June 27, 2018
REDWOOD CITY, Calif. - June 27, 2018 - HeartFlow, Inc. today announced that UnitedHealthcare now covers the HeartFlow FFRCT Analysis, extending access to their 45 million beneficiaries. With this new coverage, more than 235 million people in the United States now have access to the HeartFlow Analysis—significantly advancing HeartFlow’s mission of transforming cardiovascular care. The HeartFlow Analysis is a non-invasive technology that uses a coronary computed tomography angiogram (CTA) to create a personalized 3D model of the heart and simulate blood flow in order to help clinicians diagnose and treat people with suspected coronary artery disease (CAD).
In a new coverage decision, UnitedHealthcare also chose to adopt the medical policy for coronary CTA from eviCore, an evidence-based specialty benefits management company. The policy allows for the use of a coronary CTA as a first-line test for symptomatic individuals, removing the need for a standard stress test prior to conducting a coronary CTA. In addition, the HeartFlow Analysis is now approved to further assess coronary disease seen on a coronary CTA that is of uncertain physiological significance.
“This decision by UnitedHealthcare underscores the significant value that the HeartFlow Analysis brings to payers, physicians and patients, from both a clinical and economic standpoint,” said John H. Stevens, M.D., president and chief executive officer of HeartFlow. “Not only is the HeartFlow Analysis now accessible to tens of millions of additional people, but this advancement also positions HeartFlow as an integral part of the standard approach to heart disease diagnosis and treatment.”
CAD affects 16.8 million Americans1 and develops when the coronary arteries narrow, reducing blood flow to the heart and potentially causing chest pain (angina), heart attack (myocardial infarction) and death.
Clinicians diagnosing someone with suspected CAD want to know as definitively as possible if the individual has a significant blockage in their coronary arteries. They also want to know the impact of that blockage on blood flow so they can best determine which treatment pathway is appropriate (e.g., medical management, stenting or coronary artery bypass grafting).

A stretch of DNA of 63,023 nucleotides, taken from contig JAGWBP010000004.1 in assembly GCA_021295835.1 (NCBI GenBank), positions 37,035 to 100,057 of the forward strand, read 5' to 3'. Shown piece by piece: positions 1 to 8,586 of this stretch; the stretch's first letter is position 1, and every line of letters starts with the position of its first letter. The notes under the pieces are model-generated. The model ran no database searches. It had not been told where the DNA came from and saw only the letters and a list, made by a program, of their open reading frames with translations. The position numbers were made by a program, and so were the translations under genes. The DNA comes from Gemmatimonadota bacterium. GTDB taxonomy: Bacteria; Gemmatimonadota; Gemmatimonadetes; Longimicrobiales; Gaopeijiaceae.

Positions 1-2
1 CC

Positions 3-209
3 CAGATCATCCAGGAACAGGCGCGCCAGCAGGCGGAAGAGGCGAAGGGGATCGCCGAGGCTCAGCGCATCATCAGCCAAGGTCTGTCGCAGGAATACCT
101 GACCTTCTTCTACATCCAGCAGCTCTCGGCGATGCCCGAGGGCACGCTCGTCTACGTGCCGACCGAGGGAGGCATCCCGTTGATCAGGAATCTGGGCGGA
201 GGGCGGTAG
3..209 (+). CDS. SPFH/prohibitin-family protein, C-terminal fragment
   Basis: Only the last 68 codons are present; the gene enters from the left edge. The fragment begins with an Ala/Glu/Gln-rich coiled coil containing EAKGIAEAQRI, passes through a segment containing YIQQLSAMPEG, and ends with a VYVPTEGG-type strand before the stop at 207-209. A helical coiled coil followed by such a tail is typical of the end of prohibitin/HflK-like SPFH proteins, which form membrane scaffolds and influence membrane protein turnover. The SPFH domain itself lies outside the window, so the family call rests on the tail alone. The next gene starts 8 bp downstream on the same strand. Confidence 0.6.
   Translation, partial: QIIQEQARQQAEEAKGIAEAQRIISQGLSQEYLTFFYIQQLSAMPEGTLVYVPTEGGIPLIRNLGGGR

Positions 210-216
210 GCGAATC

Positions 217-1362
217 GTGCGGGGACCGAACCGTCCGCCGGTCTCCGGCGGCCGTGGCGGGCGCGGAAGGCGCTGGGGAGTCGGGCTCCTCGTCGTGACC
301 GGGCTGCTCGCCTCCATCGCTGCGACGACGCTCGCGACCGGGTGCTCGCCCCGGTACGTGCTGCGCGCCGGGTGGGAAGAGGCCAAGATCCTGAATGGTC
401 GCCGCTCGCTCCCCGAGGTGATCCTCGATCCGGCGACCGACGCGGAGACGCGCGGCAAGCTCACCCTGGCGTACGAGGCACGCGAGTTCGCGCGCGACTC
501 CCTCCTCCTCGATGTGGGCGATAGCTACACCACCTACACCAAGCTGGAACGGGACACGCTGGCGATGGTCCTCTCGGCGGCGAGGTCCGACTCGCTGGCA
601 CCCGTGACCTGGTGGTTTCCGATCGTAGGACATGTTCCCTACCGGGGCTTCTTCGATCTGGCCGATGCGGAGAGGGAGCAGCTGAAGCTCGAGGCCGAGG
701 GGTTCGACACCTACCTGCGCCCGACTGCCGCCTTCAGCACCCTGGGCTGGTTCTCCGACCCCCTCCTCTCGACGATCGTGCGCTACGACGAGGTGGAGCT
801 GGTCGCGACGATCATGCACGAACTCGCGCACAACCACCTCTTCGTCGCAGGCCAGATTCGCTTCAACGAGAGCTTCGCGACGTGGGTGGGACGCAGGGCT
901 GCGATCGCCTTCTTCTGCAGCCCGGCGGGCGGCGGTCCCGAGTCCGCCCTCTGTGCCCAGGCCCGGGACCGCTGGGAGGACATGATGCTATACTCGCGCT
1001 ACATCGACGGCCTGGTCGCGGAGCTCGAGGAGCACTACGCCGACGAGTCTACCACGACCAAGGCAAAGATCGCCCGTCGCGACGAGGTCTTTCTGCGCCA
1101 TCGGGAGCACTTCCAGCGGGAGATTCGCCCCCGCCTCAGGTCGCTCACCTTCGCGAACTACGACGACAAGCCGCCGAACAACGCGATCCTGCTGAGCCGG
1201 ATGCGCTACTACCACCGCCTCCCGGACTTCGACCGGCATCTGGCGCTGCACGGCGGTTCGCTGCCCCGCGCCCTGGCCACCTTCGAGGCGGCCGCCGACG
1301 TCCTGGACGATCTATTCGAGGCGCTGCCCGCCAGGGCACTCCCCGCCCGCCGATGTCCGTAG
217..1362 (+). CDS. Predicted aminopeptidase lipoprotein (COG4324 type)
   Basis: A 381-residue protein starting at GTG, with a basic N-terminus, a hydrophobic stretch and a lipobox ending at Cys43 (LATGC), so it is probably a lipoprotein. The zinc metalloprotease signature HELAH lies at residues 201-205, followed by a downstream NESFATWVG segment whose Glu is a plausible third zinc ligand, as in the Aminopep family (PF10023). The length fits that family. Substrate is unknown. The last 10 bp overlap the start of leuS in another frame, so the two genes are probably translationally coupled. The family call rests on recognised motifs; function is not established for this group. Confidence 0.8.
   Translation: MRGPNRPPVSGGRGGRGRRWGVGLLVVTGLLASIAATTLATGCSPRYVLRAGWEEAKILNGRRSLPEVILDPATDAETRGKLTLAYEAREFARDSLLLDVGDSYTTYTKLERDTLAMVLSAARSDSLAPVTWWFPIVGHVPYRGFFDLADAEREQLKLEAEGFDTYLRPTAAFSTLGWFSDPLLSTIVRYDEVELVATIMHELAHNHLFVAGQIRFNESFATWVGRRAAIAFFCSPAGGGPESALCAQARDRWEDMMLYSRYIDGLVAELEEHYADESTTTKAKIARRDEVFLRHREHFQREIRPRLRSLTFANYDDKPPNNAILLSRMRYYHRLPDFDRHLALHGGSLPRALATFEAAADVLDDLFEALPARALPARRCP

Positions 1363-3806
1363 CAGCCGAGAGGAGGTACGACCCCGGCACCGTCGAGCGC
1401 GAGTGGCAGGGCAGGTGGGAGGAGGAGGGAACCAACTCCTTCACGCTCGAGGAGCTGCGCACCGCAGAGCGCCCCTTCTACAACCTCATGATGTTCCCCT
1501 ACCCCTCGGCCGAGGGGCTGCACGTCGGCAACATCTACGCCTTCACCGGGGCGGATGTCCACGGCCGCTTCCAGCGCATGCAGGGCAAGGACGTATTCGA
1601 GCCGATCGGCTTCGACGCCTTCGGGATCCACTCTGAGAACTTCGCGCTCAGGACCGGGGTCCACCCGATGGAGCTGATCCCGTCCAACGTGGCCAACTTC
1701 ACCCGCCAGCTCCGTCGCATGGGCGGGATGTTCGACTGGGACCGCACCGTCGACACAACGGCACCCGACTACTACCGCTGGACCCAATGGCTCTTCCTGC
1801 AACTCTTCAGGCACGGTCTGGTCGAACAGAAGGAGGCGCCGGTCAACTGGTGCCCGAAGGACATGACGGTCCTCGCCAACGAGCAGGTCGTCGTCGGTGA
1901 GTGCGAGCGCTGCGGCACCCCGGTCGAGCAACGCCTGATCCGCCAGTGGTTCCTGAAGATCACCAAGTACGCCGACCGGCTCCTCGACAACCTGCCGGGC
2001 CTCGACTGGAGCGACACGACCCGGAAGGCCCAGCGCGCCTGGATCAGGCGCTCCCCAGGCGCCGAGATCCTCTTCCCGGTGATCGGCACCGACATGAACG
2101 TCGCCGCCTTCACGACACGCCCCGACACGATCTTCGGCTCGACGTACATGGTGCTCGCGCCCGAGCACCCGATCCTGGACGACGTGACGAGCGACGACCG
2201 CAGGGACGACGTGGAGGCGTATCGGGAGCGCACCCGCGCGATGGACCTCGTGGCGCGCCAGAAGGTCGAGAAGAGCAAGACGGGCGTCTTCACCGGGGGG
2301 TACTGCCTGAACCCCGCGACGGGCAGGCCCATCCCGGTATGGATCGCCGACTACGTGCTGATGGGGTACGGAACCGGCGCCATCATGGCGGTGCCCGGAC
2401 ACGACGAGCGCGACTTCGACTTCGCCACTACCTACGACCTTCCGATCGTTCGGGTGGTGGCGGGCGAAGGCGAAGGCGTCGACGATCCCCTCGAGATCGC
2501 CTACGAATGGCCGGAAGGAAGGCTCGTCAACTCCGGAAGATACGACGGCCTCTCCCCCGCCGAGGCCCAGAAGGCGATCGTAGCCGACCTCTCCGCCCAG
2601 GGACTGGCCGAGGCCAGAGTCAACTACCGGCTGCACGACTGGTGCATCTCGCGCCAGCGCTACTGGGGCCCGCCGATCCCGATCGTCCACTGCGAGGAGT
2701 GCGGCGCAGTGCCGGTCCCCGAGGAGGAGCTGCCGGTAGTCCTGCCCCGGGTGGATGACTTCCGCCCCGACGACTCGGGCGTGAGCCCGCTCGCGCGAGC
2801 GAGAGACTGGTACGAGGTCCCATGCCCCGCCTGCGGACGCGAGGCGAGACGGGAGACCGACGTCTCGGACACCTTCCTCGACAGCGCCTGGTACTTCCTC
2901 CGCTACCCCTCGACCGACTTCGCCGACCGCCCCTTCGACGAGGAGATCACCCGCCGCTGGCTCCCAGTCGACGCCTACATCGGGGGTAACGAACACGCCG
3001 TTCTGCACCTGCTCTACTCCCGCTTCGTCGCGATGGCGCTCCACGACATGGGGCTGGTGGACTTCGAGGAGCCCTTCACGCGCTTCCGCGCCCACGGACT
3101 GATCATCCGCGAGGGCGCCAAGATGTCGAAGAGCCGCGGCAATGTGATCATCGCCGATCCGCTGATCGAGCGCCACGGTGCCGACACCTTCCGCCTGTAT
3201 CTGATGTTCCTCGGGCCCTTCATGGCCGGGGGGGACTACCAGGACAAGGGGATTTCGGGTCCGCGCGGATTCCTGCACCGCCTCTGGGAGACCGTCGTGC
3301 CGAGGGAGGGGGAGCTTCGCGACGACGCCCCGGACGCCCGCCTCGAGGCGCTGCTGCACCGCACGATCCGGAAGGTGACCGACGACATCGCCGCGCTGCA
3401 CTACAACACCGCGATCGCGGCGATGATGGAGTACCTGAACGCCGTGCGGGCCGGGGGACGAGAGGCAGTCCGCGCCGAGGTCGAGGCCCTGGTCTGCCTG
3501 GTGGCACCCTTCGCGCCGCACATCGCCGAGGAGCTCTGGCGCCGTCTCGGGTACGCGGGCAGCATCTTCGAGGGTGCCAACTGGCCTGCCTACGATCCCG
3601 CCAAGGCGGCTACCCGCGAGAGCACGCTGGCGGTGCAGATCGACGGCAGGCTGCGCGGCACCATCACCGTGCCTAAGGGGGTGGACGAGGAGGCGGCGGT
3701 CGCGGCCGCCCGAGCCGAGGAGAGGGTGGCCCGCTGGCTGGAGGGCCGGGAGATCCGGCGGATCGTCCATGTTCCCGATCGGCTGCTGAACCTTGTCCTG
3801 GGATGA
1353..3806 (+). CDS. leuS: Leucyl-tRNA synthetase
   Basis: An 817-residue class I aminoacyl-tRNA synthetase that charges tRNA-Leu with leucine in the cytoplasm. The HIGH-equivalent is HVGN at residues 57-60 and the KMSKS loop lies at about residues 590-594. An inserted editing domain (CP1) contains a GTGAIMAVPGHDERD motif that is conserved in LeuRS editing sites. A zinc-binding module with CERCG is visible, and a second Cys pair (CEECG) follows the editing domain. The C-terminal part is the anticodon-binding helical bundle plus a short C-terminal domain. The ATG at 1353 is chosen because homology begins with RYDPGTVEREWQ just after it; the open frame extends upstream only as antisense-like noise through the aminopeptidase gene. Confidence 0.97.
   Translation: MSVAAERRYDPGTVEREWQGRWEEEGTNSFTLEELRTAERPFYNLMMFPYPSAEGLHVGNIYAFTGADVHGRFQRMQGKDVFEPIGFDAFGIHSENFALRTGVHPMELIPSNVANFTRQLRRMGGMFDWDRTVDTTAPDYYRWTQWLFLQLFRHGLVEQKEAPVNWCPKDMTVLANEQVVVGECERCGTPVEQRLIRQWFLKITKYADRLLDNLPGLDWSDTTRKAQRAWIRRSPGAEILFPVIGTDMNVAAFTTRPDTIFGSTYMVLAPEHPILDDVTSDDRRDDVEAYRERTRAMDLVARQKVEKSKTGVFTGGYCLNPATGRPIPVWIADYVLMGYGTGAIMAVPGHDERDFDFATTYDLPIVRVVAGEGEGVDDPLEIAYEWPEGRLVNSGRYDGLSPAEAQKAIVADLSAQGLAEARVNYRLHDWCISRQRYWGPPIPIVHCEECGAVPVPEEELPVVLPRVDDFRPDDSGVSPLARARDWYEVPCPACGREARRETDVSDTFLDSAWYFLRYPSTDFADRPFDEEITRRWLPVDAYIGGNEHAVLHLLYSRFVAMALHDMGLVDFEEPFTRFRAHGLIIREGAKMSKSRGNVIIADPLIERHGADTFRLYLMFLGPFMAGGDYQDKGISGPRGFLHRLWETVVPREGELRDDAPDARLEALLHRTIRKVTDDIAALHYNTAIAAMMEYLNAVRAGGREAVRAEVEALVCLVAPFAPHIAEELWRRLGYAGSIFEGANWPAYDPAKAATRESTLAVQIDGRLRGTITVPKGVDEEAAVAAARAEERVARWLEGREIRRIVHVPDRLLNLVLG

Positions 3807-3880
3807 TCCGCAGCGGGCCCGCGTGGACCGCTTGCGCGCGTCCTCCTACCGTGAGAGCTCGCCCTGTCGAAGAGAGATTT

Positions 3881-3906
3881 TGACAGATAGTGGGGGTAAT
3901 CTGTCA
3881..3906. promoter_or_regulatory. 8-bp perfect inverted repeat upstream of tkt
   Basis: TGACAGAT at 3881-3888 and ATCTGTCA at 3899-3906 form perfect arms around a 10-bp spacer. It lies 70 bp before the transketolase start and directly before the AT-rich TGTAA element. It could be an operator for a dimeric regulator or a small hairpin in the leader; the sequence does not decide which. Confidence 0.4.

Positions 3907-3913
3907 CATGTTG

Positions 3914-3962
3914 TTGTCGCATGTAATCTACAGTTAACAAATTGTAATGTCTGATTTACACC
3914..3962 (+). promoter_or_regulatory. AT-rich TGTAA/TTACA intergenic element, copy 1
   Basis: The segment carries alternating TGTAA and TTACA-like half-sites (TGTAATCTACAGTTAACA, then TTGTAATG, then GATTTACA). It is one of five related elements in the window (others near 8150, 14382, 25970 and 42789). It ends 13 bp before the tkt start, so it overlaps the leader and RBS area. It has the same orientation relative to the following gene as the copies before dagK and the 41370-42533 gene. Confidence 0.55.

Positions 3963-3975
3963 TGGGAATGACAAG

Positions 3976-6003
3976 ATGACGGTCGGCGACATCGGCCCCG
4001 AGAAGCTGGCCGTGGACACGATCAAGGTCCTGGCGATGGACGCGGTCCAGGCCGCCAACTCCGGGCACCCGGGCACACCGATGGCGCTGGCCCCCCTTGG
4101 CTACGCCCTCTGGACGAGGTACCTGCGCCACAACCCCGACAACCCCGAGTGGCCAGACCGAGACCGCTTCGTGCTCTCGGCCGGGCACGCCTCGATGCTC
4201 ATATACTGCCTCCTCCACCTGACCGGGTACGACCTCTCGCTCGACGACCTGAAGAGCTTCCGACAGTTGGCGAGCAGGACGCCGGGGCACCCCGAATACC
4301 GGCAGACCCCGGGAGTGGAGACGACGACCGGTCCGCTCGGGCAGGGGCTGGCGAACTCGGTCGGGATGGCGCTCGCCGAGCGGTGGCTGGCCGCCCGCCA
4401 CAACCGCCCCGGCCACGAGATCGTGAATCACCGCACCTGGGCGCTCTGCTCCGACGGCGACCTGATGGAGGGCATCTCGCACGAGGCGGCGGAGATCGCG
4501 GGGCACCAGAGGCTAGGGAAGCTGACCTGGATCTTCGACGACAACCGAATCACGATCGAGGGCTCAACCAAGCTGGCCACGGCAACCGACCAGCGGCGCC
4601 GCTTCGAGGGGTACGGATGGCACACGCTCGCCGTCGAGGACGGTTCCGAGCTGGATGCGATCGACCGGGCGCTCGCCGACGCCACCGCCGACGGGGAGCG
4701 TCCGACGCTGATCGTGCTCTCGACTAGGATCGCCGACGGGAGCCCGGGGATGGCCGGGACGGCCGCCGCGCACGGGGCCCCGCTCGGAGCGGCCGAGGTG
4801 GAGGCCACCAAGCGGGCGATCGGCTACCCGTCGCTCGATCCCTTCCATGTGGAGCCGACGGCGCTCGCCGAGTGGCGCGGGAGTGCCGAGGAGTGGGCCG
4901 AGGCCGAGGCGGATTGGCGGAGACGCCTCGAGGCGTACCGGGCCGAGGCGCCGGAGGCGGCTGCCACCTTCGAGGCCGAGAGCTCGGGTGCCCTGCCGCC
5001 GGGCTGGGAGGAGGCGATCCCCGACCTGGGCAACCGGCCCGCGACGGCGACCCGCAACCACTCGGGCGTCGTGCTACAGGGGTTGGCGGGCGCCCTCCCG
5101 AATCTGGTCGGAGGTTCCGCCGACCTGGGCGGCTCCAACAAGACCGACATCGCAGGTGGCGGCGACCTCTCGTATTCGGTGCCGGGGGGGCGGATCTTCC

Data from a patient’s non-invasive coronary CTA are securely uploaded from the hospital’s system to the cloud. HeartFlow leverages deep learning to create a personalized, digital 3D model of the patient’s coronary arteries. The HeartFlow Analysis then uses powerful computer algorithms to solve millions of complex equations to simulate blood flow and assess the impact of blockages on coronary blood flow. The HeartFlow Analysis is provided via a secure online interface to offer actionable information to enable clinicians to determine the optimal course of treatment. To date, clinicians around the world have used the HeartFlow Analysis for more than 20,000 patients to aid in the diagnosis of heart disease.
This technology has been demonstrated to reduce unnecessary and invasive diagnostic coronary angiography procedures, which can be associated with bleeding, stroke, major blood vessel damage and other serious complications. It also significantly reduces healthcare costs for hospitals.2
HeartFlow, Inc. is a medical technology company transforming the way heart disease is diagnosed and treated. Our non-invasive HeartFlow Analysis leverages deep learning to create a personalized 3D model of the heart. By using this model, clinicians can better evaluate the impact a blockage has on blood flow and determine the best treatment for patients. Our technology is reflective of our Silicon Valley roots and incorporates decades of scientific evidence with the latest advances in artificial intelligence. The HeartFlow Analysis is commercially available in the United States, Canada, Europe and Japan. For more information, visit www.heartflow.com.
2 Douglas PS, DeBruyne B, Pontone G., Patel MR, et al. One-year outcomes of FFRCT-guided care in patients with suspected coronary disease: The PLATFORM Study. J Am Coll Cardiol. 2016;68(5),435-45.